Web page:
Many manual rickshaws don’t change to E Rickshaws because first, they can only travel along certain routes and second, they have to charge the battery frequently

Yes, their routes have to be widened. As for the problem of charging the battery, I see swapping as an answer to it. There have to be charging stations at short distances where they can give leave their uncharged batteries and take charged batteries. Then, they use Lead-Acid batteries which take a long time to charge. Besides, lead can be recycled but they have to keep filling in the acid water which is not very clean and it’s a polluting industry. Further, Lead-Acid battery has a degradation of charged power. in the first two months, you can get 70 kms with a charged battery. In the sixth month, for the same charge, you get only 35 kms. In six to seven months, the battery has to be replaced. Changing to Lithium Ion battery will be sustainable and less costly for them in the long run.

Any adoption of clean fuel means the consumer has to buy it. That’s why I feel the swapping model is a good solution. It’s better to have more hybrid and electric vehicles than petrol and diesel vehicles and more CNG vehicles. Dependence on petrol and diesel is also linked to outflow of revenue and global policy problems.

Could you elaborate on that?

Import of oil means that we are losing revenue in exports. Oil is the basis of all the geopolitical problems in the world. If India wants to shield itself against geopolitical shocks, then it has to become as independent of oil import as it can be. Further, India has the dubious distinction of being in the top 3 countries with most polluted cities in the world. 13 of the 20 most polluted cities in the world are in India. So, the petrol and diesel vehicles lobbies have to realise that it’s not a necessary evil to shift to E-vehicles; it’s mandatory. The faster we do it, the better off we are. We should not wait for the world to do it first and then import their technology, because then we will never be able to come out of technological dependence on other countries. We can develop our own technology and then we can also export it to the world. The IT industry the world over is running on Indian IT innovators, but they are not innovating for India. We are only importing IT technology and this is a serious issue. If China can export, why not India? South Korea was importing technology from Japan. But now they have several brands of their own and they are exporting all over the world, even though South Korea is a very small country. They have invested in R&D and made better products. Indian industry has to do the same.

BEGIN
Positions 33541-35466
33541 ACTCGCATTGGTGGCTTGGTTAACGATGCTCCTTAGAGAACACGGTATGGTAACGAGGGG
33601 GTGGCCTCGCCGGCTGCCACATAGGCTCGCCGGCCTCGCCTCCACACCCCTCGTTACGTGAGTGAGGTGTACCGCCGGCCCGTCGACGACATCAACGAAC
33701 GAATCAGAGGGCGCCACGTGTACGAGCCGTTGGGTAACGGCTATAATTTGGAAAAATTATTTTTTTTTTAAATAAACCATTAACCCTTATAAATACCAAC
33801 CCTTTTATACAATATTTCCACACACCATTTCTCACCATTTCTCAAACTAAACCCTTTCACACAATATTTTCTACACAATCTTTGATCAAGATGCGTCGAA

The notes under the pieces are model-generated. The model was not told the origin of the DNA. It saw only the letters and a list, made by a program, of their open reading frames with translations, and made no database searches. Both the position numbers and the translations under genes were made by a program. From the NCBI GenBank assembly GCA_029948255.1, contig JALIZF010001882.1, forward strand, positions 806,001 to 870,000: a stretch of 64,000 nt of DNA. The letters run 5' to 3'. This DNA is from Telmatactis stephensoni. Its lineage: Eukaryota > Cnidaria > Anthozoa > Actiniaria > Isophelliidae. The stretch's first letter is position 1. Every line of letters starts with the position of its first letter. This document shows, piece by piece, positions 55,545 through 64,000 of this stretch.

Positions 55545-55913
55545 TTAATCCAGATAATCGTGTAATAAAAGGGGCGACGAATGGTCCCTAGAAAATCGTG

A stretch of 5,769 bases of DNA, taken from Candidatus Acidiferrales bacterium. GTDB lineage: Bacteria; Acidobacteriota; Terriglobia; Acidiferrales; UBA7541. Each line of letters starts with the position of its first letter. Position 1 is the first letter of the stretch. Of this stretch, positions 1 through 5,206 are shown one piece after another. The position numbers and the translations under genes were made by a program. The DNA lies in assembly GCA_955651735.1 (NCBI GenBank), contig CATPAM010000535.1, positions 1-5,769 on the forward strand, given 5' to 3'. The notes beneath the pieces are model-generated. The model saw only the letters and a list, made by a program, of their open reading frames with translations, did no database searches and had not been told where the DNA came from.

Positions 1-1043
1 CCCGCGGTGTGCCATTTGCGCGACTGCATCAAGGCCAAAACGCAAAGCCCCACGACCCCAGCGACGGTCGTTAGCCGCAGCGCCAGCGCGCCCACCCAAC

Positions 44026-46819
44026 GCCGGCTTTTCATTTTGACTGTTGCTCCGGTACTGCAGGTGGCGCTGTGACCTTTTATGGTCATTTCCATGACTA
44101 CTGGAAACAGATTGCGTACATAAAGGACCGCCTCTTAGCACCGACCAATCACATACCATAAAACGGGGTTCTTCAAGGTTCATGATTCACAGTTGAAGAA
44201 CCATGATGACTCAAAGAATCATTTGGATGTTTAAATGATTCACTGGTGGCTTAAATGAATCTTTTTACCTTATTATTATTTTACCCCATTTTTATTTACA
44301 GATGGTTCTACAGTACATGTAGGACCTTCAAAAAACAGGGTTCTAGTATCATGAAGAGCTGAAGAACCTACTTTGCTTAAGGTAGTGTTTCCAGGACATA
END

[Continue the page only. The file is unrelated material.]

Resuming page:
Are you also investing in R&D?

We invested for two years a total of 7 Crores on R&D, which is a big amount for a small company. But we’re very clear that we want to have a technical edge. We don’t want to just buy from others and assemble the products. We are developing our own products because we want to have our edge and go global to export our products. Simply assembling products is a disservice to India and a disservice to the E-Vehicle. It’s a disservice because if tomorrow something happens to the components which don’t turn out to be safe, then people will say that the E-vehicles are not safe. But that’s not true. It’s not because of the E-Vehicles, but because of the low quality assembled products. That would be a disservice to the industry for short term gains. This is the problem why India has not been able to become an export leader in technology. It’s because of our industry’s short term gain strategy and this mindset has to change. We missed the bus in smartphones, we missed the bus in solar panels, most of which are imported from China; we should not let it happen to E-vehicles. We are the fourth largest market in the world. But we’re only selling other countries’ products. We are not inventing our own technology. It’s a problem and we shouldn’t let it happen to E-vehicles, otherwise we’re out of the world competition we won’t have a sustainable future.